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American Indian Girls Playing with Dolls [Photograph]


In these three photographs, taken near the turn of the 20th century, American Indian girls in the southwestern United States are learning through play how to be mothers and keepers of the home. In the first photograph, a Hopi girl in Arizona follows her mother's example; she wraps her baby doll in a blanket and carries her on her back, in contrast to the Anglo girl who holds her doll in her arms. The Mescalero Apache girls in the second photograph have strapped their baby dolls into cradleboards, which they can carry on their backs or, when engaged in labor, lean against a tree or rock. As they tend their doll-sized tepees and wickiups, the Mescalero girls imitate their mothers who were in charge of the temporary homes that could be moved from place to place or made on the spot as they followed the seasonal supply of food throughout the southwestern borderlands.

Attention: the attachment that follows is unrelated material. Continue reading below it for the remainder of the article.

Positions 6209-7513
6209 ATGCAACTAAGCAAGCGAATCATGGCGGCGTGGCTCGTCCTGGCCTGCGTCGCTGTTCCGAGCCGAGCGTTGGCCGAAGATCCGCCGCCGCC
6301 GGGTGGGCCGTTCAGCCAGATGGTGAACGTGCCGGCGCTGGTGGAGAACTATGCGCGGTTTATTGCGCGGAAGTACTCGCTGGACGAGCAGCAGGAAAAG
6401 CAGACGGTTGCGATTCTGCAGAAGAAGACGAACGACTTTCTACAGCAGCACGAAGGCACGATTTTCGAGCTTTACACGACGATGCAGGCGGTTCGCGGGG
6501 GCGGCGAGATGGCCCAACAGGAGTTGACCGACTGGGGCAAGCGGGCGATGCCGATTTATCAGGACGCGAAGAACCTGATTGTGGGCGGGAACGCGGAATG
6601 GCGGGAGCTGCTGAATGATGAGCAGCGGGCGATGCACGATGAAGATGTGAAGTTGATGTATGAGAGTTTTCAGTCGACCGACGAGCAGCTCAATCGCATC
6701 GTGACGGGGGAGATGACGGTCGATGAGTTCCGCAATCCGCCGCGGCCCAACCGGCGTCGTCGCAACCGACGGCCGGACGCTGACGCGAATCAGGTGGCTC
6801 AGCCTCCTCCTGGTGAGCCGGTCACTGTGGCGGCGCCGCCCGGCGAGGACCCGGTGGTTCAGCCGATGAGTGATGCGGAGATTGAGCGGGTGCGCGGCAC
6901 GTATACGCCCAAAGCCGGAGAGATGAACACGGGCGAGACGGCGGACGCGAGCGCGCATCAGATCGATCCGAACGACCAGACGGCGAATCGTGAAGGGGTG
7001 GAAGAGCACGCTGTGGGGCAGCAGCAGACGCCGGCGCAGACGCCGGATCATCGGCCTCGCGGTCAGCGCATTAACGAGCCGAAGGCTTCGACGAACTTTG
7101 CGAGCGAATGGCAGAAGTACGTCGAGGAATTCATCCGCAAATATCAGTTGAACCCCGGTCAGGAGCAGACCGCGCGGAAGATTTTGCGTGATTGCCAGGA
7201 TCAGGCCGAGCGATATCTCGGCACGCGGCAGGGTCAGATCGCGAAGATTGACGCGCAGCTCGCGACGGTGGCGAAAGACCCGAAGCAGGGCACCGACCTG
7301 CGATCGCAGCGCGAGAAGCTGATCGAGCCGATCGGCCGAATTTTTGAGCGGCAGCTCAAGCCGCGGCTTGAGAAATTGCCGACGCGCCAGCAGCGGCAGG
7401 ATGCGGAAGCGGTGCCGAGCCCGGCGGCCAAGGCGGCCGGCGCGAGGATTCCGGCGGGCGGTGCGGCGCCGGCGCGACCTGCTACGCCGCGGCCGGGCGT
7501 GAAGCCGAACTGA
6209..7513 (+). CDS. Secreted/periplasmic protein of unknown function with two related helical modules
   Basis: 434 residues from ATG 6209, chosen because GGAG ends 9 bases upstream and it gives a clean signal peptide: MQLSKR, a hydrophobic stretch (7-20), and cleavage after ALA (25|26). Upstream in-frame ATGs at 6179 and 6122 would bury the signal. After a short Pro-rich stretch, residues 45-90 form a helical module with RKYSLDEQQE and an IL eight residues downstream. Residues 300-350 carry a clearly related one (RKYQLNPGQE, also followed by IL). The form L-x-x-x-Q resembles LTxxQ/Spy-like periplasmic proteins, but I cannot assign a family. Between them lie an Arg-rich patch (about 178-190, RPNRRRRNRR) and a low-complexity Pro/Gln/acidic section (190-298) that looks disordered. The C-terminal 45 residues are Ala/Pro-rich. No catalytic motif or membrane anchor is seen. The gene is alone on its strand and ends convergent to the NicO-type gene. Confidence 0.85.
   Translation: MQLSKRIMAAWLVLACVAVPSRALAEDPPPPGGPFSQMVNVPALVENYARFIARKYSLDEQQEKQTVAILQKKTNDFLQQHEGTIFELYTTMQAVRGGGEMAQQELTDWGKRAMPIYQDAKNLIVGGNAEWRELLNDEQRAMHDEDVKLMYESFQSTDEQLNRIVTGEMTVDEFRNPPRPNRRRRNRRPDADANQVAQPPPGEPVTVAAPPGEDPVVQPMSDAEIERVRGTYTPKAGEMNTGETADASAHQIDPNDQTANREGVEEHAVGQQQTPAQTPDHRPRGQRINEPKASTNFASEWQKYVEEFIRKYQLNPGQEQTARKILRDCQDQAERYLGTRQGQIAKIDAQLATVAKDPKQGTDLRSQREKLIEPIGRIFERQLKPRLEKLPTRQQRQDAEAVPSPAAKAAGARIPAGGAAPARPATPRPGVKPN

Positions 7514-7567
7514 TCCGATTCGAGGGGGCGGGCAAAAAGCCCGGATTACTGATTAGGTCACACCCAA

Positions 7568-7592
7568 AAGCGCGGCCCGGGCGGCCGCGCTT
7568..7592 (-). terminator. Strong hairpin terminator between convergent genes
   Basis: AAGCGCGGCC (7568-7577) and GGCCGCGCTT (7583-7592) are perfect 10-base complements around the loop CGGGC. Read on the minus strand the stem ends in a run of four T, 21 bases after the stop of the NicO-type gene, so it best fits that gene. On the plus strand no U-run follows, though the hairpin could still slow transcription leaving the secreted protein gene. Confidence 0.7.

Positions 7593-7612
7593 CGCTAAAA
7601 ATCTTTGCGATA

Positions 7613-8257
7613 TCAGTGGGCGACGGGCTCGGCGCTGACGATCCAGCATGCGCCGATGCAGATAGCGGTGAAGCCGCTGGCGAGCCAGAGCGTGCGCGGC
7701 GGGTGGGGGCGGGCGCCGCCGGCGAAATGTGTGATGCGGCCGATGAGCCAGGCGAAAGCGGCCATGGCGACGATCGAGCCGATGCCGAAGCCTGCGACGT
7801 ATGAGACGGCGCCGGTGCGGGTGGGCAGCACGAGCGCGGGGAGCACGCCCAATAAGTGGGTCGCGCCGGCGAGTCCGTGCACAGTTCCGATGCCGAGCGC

At the turn of the 20th century many white women missionaries and social reformers regarded these common Indian ways of mothering and keeping house as savage and uncivilized. They condemned the use of cradleboards and regarded tepees and wickiups, even Hopi adobe homes, as evidence of Indian women's savagery. Believing that the transformation of Indian girls' methods of raising children and keeping house were central to the assimilation of Indian people, many white women reformers promoted the removal of Indian children from their families. Instead, they favored their institutionalization in distant boarding schools where they would be taught middle-class Anglo methods of mothering, as can be seen in the third photograph of Indian girls at the Santa Fe Indian School in New Mexico.


NAU.PH.99.54.166 (Item 7165), image courtesy of Cline Library, Northern Arizona University; MS 110 RG 81-38, New Mexico State University Library, Archives and Special Collections; Students, ca. 1904, Santa Fe Indian School, Courtesy Palace of the Governors Photo Archives (NMHM/DCA), negative #1035 courtesy of Palace of the Governors (MNM/DCA).

How to Cite This Source

"American Indian Girls Playing with Dolls [Photograph]," in Children and Youth in History, Item #212, (accessed June 24, 2018). Annotated by Miriam Forman-Brunell